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New Scholarship Paves Trail for Future Park Rangers

National Park Service sign.

For as long as she can remember, NC State alum Rebecca Harriett knew exactly what she wanted to be when she grew up: a park ranger. For her, the idea of working in the “green and gray” wasn’t just a child’s dream. It was her passion.

That passion, combined with a degree in parks, recreation and tourism management from the College of Natural Resources and a life-changing internship on the North Carolina coast, paved the way for Harriett’s 38-year career that spanned the country and a few international assignments.

In gratitude for that life and to help young students like she once was to find their passion, the 1979 graduate and her husband William Robert Lamar have created a scholarship designed to help students pursuing an undergraduate degree in parks, recreation and tourism management.

Preference will be given to students interning at a state or national park – just like Cape Lookout in Carteret County, North Carolina, where Harriett enjoyed her first internship. It’s also the park where she would later, returning from a stint in Seattle, Washington to take on management of Cape Lookout, meet her future husband.

“That’s why I wanted to create this scholarship, because that internship was really the jumping off point of me finding the National Park Service,” Harriett said. “I do feel that those three months that I spent at Cape Lookout doing my internship let me go in and say, ‘Wow, these are my people. This is where I belong.”

Harriett added that she wants young students “who are thinking about this field to have that opportunity. I realize how fortunate I was to be able to do it, and I’d like for others who want to pursue this not to have funding be a barrier. If this is their passion, and this is their career choice, that’s where they should be.”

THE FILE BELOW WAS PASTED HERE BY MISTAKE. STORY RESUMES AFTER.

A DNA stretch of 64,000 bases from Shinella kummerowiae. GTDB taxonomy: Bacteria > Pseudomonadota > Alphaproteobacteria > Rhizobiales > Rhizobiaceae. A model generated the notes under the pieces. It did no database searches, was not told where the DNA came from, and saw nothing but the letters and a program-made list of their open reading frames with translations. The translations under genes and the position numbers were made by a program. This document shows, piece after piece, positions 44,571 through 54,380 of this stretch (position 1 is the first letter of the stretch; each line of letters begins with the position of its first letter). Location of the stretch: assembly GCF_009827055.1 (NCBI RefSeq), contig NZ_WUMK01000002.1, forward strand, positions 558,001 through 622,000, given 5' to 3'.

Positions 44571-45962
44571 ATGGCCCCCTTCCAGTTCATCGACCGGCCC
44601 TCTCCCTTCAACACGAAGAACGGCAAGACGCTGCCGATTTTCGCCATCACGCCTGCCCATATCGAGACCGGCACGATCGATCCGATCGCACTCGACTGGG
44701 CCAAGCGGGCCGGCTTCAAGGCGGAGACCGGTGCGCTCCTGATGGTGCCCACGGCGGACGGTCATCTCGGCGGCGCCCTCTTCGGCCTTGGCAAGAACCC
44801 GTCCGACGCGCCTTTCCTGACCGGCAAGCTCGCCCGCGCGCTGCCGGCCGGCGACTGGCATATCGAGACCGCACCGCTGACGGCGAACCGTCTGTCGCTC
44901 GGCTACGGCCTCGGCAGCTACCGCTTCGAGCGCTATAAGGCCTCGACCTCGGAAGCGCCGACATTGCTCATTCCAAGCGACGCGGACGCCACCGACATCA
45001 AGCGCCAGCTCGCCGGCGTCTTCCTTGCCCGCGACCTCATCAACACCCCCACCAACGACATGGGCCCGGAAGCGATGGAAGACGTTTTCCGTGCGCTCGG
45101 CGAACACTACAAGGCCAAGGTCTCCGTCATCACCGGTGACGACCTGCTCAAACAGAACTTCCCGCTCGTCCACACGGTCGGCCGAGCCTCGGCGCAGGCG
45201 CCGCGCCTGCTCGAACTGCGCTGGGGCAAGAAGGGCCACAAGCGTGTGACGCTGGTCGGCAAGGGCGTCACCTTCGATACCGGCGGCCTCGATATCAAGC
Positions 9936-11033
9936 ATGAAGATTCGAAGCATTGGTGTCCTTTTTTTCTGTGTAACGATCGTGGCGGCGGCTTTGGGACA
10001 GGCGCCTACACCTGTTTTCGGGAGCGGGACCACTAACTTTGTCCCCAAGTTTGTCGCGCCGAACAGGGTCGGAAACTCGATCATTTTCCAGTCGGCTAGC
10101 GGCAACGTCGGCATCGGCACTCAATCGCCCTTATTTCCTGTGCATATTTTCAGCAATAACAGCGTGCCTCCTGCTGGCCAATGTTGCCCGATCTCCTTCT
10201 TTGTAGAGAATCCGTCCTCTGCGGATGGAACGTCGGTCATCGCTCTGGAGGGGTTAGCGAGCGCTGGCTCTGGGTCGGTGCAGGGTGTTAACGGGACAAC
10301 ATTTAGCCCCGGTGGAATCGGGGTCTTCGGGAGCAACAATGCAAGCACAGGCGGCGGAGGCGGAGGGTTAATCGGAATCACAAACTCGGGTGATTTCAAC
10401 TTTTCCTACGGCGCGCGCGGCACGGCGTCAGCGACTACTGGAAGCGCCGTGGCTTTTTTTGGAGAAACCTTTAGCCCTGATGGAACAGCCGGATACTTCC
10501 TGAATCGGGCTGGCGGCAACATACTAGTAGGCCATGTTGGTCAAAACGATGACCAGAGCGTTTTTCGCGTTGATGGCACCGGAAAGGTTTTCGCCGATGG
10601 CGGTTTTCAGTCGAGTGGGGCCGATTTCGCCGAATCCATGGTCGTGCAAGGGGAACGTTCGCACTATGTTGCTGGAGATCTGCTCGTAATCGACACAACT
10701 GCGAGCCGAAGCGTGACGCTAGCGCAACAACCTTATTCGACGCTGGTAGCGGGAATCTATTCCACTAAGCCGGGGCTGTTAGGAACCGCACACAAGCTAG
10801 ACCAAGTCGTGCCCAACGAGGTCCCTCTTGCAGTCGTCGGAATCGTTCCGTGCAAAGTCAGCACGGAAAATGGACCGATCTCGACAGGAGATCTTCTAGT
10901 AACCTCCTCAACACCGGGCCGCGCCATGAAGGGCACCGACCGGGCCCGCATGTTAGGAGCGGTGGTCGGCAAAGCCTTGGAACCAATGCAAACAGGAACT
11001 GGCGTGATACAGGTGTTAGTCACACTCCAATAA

The New Bern native said her career combined a love of the outdoors with a love of traveling and history, dating back to family trips when she was a little girl. She recalls that she always made it a point to go chat with the ranger in the “Smokey the Bear” hat. She proclaimed to one of those men that she would one day do what he does. “You can’t,” she recalled him telling her. “You’re a girl!”

“I remember thinking, what? We’ll change that,” she said with a laugh. “And I thought, ‘If you can be one, I can certainly be one.’”

After graduation, Harriett worked at 10 different National Park Service sites around the country. Her husband, whom she married in a church at Cape Lookout, continued to work for the agency for a while until he decided to pursue his studies in plant ecology. He is now a professor of biology at Ferrum College in Virginia.

As superintendent of Booker T. Washington National Monument and Harpers Ferry National Historical Parks, she worked countless hours forming and nurturing crucial partnerships helping to expand the boundaries of both parks – a move that guarantees protection of historical ground and environmental resources. That work, she said, was especially fulfilling. 

“History is the foundation of our country and if you don’t understand where we all came from or how we got to where we are, you’re destined to repeat past mistakes,” Harriett said. “It’s a foundational thing. I don’t know how you can survive without a firm historical foundation.”

The couple has two sons – one of whom is carrying on the family tradition and now works at Death Valley National Park in California. She still roots for the Wolfpack, along with her brother, who also attended NC State. That makes some game days a bit tough on her husband, she said with a chuckle. He’s a Duke University graduate.

Harriett retired seven years ago but recalled with pride her years wearing the iconic uniform and hat. “That hat is an iconic part of the uniform because it identifies us as someone from whom you’ll receive good information and help if you need it. It represents positive service and a positive connection to our nation’s righ and unique resources.”

This post was originally published in College of Natural Resources News.